2014: The Year of Marketing

2014: The Year of Marketing 1024 819 C-Suite Network

By Jeffrey Hayzlett


When the end of the year winds down, marketers begin winding up. This time is important for a company; this is when they draw up battle plans, rally the troops and lead them into a victorious New Year.

As you develop your marketing plans, do so with a strategic and tactical mindset. To meet your conditions of satisfaction, or the definition of your mission, goals are critical. They’re the stepping-stones for you to keep promises you make to yourself, your company and your customers. Develop a set of achievable goals that include the following tips.

If 2013 showed us anything it’s that content is king. According to WebDAM, 78 percent of CMOs believe custom content is the future of marketing. Capitalize on content marketing by developing a schedule and sticking with it. Decide how many blog posts per week, webinars per month or white papers per quarter you want to participate or write. Develop a schedule with due dates, topics and content. Then follow the plan.

Content is more than the written word. Video content is growing at exponential rates. Michael Litt, CEO of Vidyard, the leading video marketing platform, makes his own bold predictions.

“The majority of your content may be text at the moment; however, with the current shift toward easily consumable media, your sales teams will be begging your marketing teams to create more video assets to share,” Litt said. “If your sales team isn’t already asking for video, it’s only a matter of time before they realize the benefits [and] tools available and ask for an in-house production manager.”

Don’t limit your content; make it mobile friendly too. From landing pages to overall website design, it’s important to be able to be found on any medium in order to take full advantage of second screen technology.

“Second screen — which is anything that happens on a screen other than the one you are watching your program on — is going to keep on growing,” says Alan Wolk, global lead analyst at Piksel. “It’s much more than just Twitter and ‘social TV,’ which is just one of ‘4 S’s‘ we’ve identified for second screen content, the others being Stories, Stats and Shopping. So that’s a lot of types of content that you can use to create engagement beyond live tune-in.”

Piksel recently did a study on binge viewing which revealed pretty interesting statistics. “Only 18 percent of the audience exclusively watch(es) their favorite programs live. That means there’s a huge opportunity to engage those super fans after they’ve finished watching and to then create an ad market around all that second screen content,” Wolk said.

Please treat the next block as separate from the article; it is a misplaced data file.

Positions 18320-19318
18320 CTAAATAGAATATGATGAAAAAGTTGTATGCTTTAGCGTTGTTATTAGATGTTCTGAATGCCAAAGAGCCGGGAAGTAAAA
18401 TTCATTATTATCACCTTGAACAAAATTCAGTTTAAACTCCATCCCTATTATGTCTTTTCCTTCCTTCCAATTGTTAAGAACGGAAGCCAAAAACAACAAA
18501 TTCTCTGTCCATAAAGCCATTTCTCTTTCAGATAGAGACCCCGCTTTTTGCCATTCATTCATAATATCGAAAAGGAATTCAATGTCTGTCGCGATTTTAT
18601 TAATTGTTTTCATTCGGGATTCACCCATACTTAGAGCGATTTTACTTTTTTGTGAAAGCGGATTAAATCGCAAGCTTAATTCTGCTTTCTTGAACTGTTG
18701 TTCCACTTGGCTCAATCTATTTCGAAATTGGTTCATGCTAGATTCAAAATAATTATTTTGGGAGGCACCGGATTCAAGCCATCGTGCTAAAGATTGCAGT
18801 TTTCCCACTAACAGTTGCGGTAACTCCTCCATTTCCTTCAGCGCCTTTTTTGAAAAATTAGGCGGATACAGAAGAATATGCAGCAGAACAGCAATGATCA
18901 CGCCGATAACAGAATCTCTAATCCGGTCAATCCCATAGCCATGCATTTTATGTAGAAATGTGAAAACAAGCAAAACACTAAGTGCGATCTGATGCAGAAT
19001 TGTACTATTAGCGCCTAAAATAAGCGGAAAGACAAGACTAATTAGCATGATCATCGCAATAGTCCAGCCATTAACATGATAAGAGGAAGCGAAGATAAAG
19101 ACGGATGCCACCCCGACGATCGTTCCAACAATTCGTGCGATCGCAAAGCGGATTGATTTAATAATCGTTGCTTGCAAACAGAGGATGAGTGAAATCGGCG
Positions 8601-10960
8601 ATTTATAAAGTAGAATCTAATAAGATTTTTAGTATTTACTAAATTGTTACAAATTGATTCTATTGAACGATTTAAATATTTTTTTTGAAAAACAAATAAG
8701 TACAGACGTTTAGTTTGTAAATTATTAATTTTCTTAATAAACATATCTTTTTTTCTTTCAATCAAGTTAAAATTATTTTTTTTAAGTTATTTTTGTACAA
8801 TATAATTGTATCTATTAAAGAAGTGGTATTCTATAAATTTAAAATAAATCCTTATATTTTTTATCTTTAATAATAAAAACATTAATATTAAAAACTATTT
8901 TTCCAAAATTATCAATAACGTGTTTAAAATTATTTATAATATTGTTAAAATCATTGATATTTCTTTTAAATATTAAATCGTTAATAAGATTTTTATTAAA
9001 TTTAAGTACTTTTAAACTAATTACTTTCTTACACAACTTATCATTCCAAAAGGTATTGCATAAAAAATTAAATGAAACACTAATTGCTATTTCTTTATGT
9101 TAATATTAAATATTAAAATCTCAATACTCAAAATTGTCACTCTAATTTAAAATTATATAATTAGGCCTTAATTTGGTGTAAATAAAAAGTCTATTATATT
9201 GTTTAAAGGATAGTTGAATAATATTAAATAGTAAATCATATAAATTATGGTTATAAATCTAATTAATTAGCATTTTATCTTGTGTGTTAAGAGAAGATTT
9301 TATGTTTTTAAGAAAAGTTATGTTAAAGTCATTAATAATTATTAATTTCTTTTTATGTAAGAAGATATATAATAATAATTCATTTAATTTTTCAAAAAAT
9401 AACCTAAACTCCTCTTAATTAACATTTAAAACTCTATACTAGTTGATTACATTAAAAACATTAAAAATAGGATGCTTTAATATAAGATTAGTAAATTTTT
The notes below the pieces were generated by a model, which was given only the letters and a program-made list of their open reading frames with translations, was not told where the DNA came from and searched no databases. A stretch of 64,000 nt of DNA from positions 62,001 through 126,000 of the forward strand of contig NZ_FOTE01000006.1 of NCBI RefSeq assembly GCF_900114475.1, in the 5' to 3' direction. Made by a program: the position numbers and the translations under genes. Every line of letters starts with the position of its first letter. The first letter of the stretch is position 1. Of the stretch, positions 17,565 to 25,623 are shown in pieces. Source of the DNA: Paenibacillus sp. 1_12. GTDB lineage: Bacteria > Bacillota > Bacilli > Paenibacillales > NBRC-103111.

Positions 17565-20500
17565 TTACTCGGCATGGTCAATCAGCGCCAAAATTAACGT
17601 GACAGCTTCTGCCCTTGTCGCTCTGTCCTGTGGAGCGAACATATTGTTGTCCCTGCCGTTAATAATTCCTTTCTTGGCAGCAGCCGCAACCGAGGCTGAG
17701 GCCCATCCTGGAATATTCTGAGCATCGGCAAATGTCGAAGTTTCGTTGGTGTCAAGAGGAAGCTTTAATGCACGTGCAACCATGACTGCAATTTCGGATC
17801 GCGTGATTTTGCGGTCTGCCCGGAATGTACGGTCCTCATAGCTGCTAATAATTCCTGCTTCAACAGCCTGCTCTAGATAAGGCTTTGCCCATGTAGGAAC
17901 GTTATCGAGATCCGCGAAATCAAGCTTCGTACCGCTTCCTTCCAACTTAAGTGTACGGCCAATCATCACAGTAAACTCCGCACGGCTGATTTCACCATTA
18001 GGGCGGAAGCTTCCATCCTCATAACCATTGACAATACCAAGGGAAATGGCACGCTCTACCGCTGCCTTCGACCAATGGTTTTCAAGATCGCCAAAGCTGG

After creating content and making it friendly across different platforms, share it! Social media is the highest and best use of OPM – “other people’s money.” Distribute content across multiple social media platforms. Don’t limit yourself to Facebook or Twitter.

Virginie Glaenzer, vice president of marketing for LiveWorld, knows this all too well: “Everybody is different, and every social network has its own personality. One type can’t fit all. By understanding better the uniqueness of each social network, one can reach different target audiences.”

“Social media makes it easy to engage with customers using content marketing strategies,” Glaenzer said.
She added, “The variety works in marketing’s favor, as it forces organizations to think of what is in it for others. This is the real opportunity: to shift the ‘What’ into the ‘Why.’ Transforming your business story into why it matters to customers can be achieved through greater listening and engaging on social media networks.”

The final piece of this battle plan is marketing ROI. Without it, the c-suite has no way of knowing whether their marketing dollars are reaching maximum effectiveness. “Everyone is talking about Marketing ROI, but not many are doing it. For those that are, their company performance is greater than its peer set that is not,” said Jeff Winsper, founder and president of Black Ink.

In order to combat that, marketers must realize that enterprise marketing ROI does not equal campaign level ROI. To really impress the c-suite, Winsper said, “All too often marketers measure the tactical means to the end, not the end game. Enterprise marketing ROI must be reported the same way as executive management reports, with margin, revenue and net present value KPIs.”

The New Year brings a fresh start and new opportunities to the c-suite. Pay attention to these key areas as you sit with your teams to continue formulating plans for 2014. In doing so, you are creating the foundation for you, your team and your company to meet your conditions of satisfaction — and bring home marketing victories.

Jeffrey HayzlettJeffrey Hayzlett is a global business celebrity and speaker, bestselling author, Contributing Editor and Host of C-Suite with Jeffrey Hayzlett on Bloomberg Television. He is the CEO of The Hayzlett Group, an international strategic business consulting company focused on leading change and developing high growth companies.
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